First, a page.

Working together the Group can gain benefits for the estuaries through the planning system, encouraging appropriate developments to progress and the local economy to grow in a sensitive way.

The action points for this objective can be found in the relevant section of the Action Plan - link to Action Plan

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 Objective 1.3 There is a joined-up approach to marine and terrestrial planning in the estuaries

The marine planning system is still relatively new at this 2016 Strategy review, and the Group will work to understand and embrace marine planning requirements alongside the terrestrial planning system.

The Marine and Coastal Access Act 2009 established the legal basis for marine planning and established the Marine Management Organisation (MMO), which is responsible for preparing marine plans in England.  The UK Marine Policy Statement provides the objectives for the marine environment that are taken forward in the marine plans (in the process of completion), and it sits alongside the National Planning Policy Framework and the Localism Act 2011. See Appendix 4 for links to published documents.

The East Inshore and Offshore Marine Plans cover the area north from Felixstowe to Flamborough and affect some of the outer channel areas that are associated with the Haven ports. 

Most of the Stour & Orwell estuaries will be covered by the South East Inshore Marine Plan, which is not yet completed.  Marine plans set out priorities and directions for future development within the plan area.  They inform sustainable use of marine resources, help marine users understand the best locations for their activities including where new developments may be appropriate, and provide guidance on activities to promote or avoid for some locations.  They also support environmental management plans and designations via promoting sustainable use.

Public authorities taking authorisation or enforcement decisions that affect the marine area must make these in accordance with the Marine Policy Statement and marine plans.  Public authorities taking decisions other than on authorisation or enforcement matters, but which relate to any function capable of affecting the marine area (e.g. representations made as a consultee or in the preparation of a terrestrial plan) must have regard to the Marine Policy Statement and marine plans.  Associated with the Marine and Coastal Access Act 2009 are enhanced requirements for licensing marine activities, including works on the intertidal zone.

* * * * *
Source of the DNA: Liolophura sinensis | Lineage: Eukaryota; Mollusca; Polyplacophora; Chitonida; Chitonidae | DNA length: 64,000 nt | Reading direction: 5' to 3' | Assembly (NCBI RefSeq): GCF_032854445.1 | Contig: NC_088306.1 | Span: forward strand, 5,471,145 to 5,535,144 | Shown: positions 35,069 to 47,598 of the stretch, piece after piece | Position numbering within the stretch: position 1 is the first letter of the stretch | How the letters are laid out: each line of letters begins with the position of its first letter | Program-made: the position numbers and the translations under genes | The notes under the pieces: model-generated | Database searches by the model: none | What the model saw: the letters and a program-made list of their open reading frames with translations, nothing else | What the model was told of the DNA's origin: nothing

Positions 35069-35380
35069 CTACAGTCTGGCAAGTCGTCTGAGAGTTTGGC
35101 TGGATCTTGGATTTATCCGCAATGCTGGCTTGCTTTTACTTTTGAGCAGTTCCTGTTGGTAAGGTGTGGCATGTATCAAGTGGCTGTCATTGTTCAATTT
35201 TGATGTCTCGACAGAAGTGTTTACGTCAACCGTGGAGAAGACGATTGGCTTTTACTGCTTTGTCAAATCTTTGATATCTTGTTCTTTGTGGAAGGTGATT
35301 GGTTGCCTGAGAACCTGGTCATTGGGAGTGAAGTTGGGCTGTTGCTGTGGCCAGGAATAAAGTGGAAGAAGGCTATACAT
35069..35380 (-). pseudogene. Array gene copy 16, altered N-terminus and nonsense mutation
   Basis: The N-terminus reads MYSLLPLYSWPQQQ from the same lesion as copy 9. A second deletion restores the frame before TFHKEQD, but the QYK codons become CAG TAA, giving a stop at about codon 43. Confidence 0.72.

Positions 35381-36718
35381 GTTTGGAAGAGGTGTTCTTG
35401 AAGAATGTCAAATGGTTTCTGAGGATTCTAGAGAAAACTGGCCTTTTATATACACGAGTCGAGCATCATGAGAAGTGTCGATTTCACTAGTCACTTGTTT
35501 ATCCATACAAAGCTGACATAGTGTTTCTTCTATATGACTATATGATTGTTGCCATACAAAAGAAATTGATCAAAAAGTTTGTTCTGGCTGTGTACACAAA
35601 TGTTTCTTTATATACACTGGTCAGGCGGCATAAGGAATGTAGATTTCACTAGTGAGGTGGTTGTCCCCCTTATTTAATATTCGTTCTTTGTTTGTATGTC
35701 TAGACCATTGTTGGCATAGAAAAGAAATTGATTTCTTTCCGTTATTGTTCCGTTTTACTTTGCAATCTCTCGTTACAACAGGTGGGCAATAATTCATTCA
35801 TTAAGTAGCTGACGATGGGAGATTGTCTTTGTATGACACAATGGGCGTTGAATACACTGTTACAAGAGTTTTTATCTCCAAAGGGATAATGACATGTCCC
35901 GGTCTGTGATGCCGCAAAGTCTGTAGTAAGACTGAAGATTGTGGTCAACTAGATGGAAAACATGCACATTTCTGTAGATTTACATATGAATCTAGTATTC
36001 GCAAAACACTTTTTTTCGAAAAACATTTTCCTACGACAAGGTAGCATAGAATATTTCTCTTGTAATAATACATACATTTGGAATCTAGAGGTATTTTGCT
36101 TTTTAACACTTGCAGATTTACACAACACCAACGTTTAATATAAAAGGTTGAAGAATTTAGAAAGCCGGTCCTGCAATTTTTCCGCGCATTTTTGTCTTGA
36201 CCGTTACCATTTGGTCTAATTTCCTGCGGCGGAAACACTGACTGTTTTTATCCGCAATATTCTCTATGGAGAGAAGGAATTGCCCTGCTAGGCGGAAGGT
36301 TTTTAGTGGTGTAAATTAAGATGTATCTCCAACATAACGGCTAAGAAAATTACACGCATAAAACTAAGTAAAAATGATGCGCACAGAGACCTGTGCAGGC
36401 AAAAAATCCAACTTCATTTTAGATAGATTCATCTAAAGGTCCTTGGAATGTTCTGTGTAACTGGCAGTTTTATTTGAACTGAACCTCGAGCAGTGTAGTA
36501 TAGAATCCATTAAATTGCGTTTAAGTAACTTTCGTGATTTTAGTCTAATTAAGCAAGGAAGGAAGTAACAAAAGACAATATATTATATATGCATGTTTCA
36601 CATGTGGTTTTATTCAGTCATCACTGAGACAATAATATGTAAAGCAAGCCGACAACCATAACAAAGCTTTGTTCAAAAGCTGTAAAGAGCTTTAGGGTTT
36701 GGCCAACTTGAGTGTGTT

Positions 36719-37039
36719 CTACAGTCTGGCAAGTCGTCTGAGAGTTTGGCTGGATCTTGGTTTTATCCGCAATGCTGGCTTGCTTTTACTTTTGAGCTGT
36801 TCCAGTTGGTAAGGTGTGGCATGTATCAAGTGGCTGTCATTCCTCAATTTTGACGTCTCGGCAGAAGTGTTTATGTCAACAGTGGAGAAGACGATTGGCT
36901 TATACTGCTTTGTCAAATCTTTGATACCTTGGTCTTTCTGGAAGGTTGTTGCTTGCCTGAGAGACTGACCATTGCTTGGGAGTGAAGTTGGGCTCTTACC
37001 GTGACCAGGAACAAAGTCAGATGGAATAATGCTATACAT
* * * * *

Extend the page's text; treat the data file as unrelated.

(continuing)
The Group will work to streamline licensing and bureaucratic processes wherever possible, to enable efficiencies within organisations and more timely outcomes and will make good use of the existing Coastal Concordat.

The action points for this objective can be found in the relevant section of the Action Plan - link to Action Plan

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 Objective 1.4 Local communities are aware of the Strategy and can use it to advise local decision-making

The Strategy will be made widely available during its review and opinion will be sought from the Stour & Orwell Forum (Parish Councils, organisations and interested people who regularly attend the annual Forum event) and the Suffolk Coast Forum (a meeting of elected representatives and estuary partnership leads from across Suffolk).

The Strategy will be useful to Parish Councils in the production of Neighbourhood Plans and for other parish activities. 

The action points for this objective can be found in the relevant section of the Action Plan - link to Action Plan

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 Theme 2: Protecting environmental features and adapting to the changing coastal zone

 

Objective 2.1 Flood risk and coastal erosion management measures are promoted

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Objective 2.2 The biodiversity and landscape of the estuaries and their hinterland areas are conserved and enhanced

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Objective 2.3 The risk of environmental damage from the potential introduction of invasive non-native species is assessed and minimised

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Objective 2.4 Environmental features are monitored to identify and measure change

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Objective 2.5 Water Framework Directive objectives are achieved

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 Objective 2.1 Flood risk and coastal erosion management measures are promoted